et al. (1999) elevate the closure method to the status of a principle, where Section 8.2 is called “The

Closure Principle.” This status is further justified by the result of Sonnemann (1982), who shows

that all coherent multiple testing procedures that control the FWE can be obtained by applying

the closure method to some family of tests which control the usual probability of a Type 1 error.

Here, by coherent we mean the requirement that the non-rejection of a hypothesis implies the

non-rejection of any hypothesis it implies. Sonnemann and Finner (1988) show further that any

incoherent procedure can be replaced by a coherent procedure that rejects the same hypotheses

and possibly more. Hence, there is no loss in restricting attention to multiple test procedures

constructed using the closure method. These results are reviewed in Section 2. Interestingly, one

of the findings of the present work is that, even if the individual tests are constructed in some

optimal manner, multiple testing decision rules obtained by closure may actually be inadmissible.

This finding was previously obtained in Bittman et al. (2009) in a specific context.

Despite the largely ad hoc approaches to construction of multiple tests, we wish to develop

methods that are both reliable in control of the FWE and which are designed to have good power.

Thus, the main problem motivating this work is how to choose tests of HK when constructing a

multiple testing procedure by the closure method. Even in the case s = 2, little formal theory exists

in the design of tests of HK. Along the way, the role of the notion of consonance becomes pertinent,

and the aim is to investigate this concept. A closed testing method is consonant when the rejection

of an intersection hypothesis implies the rejection of at least one of its component hypotheses.

Here, we mean that Hj is a component of Hi if ωi ⊂ ωj. For example, a hypothesis specifying

θ1 = θ2 = 0 has component hypotheses θ1 = 0 and θ2 = 0, and a consonant procedure which rejects

θ1 = θ2 = 0 must reject at least one of the two component hypotheses. In Section 3, we show

that there is no need to consider dissonant procedures, i.e., procedures which are not consonant,

when testing elementary hypotheses, as defined later. Indeed, in such a setting, any dissonant

procedure can be replaced by a consonant procedure that rejects the same hypotheses and possibly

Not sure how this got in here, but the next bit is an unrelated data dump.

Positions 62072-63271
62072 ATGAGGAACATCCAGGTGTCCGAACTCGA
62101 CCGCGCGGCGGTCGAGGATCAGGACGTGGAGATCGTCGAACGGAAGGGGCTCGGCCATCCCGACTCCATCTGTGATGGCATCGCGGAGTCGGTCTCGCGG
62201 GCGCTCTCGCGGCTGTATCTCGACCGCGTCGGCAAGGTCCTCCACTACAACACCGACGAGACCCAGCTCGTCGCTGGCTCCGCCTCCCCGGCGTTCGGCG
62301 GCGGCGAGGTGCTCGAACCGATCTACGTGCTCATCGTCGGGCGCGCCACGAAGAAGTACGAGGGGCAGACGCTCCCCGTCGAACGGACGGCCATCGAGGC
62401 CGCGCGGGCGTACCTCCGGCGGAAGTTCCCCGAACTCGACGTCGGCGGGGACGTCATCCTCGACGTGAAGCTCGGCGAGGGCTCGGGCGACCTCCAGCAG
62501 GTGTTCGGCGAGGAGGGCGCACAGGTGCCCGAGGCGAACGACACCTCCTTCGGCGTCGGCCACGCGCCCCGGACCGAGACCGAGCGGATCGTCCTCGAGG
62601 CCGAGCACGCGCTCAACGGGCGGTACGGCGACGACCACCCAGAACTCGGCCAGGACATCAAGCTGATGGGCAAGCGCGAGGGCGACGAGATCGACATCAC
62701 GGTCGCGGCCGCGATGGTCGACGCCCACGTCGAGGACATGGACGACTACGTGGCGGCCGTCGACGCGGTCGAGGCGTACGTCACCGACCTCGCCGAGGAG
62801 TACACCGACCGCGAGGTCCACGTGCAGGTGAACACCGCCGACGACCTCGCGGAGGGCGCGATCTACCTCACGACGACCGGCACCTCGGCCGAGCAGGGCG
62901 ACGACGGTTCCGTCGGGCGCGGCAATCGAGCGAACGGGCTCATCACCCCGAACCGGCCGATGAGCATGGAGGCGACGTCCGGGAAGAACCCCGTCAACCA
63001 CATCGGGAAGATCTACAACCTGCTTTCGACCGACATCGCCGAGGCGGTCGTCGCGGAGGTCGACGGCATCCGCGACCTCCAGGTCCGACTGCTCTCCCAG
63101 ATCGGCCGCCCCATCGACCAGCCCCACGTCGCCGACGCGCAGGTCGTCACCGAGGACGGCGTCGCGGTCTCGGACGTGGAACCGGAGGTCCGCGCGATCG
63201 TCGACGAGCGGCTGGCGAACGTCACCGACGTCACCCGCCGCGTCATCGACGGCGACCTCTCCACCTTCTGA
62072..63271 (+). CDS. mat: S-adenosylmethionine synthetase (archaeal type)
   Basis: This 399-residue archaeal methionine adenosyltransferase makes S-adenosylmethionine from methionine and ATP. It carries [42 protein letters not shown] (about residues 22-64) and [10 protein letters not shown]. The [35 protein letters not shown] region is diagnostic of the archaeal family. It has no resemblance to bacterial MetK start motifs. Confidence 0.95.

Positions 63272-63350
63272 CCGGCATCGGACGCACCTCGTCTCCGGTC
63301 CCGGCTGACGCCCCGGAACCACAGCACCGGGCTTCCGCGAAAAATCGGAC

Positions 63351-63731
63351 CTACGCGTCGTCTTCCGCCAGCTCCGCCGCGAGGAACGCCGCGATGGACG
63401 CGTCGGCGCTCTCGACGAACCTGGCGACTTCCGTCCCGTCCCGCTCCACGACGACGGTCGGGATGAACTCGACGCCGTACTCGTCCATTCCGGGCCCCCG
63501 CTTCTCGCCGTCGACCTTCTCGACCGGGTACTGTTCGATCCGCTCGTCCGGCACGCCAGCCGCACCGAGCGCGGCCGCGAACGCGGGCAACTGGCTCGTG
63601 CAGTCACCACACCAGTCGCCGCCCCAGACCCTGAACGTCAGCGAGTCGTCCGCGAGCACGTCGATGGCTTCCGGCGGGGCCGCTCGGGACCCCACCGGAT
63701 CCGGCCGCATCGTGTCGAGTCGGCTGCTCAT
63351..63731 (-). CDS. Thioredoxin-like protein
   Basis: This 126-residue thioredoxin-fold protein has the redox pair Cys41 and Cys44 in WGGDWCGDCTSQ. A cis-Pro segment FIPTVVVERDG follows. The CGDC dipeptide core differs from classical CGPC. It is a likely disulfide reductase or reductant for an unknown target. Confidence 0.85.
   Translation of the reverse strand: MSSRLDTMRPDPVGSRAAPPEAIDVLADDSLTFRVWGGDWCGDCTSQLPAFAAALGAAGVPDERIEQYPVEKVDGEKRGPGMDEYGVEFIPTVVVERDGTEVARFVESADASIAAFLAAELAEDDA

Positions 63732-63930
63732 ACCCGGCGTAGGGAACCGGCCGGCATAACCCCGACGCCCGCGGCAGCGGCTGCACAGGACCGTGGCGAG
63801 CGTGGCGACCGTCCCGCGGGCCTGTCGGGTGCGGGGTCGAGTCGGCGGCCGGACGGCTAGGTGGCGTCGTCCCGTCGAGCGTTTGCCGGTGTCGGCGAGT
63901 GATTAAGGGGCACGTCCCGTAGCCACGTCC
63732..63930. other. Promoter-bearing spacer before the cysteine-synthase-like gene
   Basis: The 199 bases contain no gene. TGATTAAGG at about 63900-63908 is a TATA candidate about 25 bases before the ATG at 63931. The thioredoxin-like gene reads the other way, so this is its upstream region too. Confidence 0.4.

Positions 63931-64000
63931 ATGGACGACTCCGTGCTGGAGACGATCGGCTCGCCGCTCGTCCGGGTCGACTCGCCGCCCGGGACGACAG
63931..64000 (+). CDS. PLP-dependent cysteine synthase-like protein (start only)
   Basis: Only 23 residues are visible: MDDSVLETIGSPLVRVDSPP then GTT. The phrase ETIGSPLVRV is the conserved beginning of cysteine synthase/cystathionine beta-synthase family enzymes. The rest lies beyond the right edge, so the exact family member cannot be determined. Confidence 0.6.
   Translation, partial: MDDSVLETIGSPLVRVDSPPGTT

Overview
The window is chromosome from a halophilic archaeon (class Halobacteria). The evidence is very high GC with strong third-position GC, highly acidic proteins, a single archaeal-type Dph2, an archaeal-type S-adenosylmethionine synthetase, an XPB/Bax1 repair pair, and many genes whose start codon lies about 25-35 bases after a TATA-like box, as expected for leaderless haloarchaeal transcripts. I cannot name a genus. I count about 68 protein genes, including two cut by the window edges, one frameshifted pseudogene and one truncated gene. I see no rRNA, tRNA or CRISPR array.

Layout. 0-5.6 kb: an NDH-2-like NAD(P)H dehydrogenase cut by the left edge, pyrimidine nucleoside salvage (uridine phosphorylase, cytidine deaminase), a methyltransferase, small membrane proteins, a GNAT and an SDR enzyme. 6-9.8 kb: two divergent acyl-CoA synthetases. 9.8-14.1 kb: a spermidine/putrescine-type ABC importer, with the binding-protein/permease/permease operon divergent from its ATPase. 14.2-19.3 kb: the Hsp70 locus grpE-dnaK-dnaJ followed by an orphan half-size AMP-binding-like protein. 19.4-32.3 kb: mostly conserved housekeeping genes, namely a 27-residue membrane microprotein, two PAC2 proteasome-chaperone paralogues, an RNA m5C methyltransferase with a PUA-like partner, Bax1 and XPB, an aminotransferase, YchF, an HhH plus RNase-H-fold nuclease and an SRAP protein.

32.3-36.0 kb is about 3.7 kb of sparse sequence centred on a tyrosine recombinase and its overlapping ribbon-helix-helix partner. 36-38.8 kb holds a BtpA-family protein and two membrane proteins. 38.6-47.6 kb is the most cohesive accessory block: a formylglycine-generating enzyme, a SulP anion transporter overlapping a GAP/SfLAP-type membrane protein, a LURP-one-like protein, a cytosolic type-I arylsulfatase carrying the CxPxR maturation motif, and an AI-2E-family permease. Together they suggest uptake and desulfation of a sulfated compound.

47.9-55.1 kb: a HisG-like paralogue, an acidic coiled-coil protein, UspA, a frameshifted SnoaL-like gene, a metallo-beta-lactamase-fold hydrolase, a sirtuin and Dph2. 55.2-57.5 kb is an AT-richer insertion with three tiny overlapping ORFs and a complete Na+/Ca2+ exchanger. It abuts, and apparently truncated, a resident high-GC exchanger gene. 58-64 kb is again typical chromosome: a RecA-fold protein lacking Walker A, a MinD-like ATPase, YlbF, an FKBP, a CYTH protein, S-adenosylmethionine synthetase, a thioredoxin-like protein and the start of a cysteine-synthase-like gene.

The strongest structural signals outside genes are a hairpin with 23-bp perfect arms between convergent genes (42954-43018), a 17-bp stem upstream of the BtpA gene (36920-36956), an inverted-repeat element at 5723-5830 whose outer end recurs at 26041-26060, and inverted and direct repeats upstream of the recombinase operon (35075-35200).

3

more. We illustrate the idea of how a dissonant procedure can in fact be strictly improved by a

consonant procedure in the sense of increasing the probability of detecting a false null hypothesis

while maintaining control of the FWE. Finally, in Section 4, we show how consonance can be used

in the construction of some optimal maximin procedures.

2 Coherence

We first provide a lemma, which is a converse of sorts to the closure method. Indeed, the closure

method starts with a family of tests of HK to produce a multiple decision rule. Conversely, given

any multiple testing decision rule (not necessarily obtained by the closure method), one can use it

to obtain tests of HK for any intersection hypothesis.

Lemma 2.1 For testing H1, . . . ,Hs, suppose a given multiple testing decision rule controls the

FWE at level α. For testing the intersection hypothesis HK defined by (1), if HK is equal to Hi

for some i, then test HK by the test of that Hi. Otherwise, if HK is not a member of the original

family H1, . . . ,Hs, consider the following test φK of HK defined by: reject HK if the given multiple

testing decision rule rejects any Hi with i ∈ K. Then, φK controls the usual probability of a Type 1

error at level α for testing HK , i.e., it satisfies (2).

Proof: If HK is a member of the original family, the result is trivial. Otherwise, suppose HK is

true, i.e., all Hi with i ∈ K are true. Then, by construction, the probability that HK is rejected is

the probability any Hi with i ∈ K is rejected using the given decision rule. Since the given decision

rule is assumed to control the FWE at level α, the last probability is no bigger than α.

Define a family of hypotheses H1, . . . ,Hs to be closed if each intersection hypothesis HK is a

member of the family. The closure of a given family is the family of all intersection hypotheses

induced by the given family. In some cases, there is really is nothing to lose by assuming the given

family is closed. One reason is that, when applying the closure method, one gets a rule that controls

the FWE, not just for the original family, but for the larger closed family. On the other hand, if

one is concerned only with the original family of hypotheses, then we shall see that the notion of

consonance may play a role in determining the tests of the additional intersection hypotheses.

The closure method always guarantees that the resulting decision rule is coherent, i.e., if HI

implies HK in the sense that ωI ⊂ ωK , and HI is not rejected, then HK is not rejected. So,

if HK is rejected and ωI ⊂ ωK , then the requirement of coherence means HI must be rejected.

The requirement of coherence is reasonable because if HK is established as being false, then HI is

then necessarily false as well if ωI ⊂ ωK. As stated in Hochberg and Tamhane (1987), coherence

“avoids the inconsistency of rejecting a hypothesis without also rejecting all hypotheses imply-

4

ing it.” Actually, the same concept was already introduced by Lehmann (1957) under the name

compatibility.

Sonnemann and Finner (1988) show that any incoherent procedure can be replaced by a coherent

one which rejects the same hypotheses as the original procedure and possibly more. Hence, there is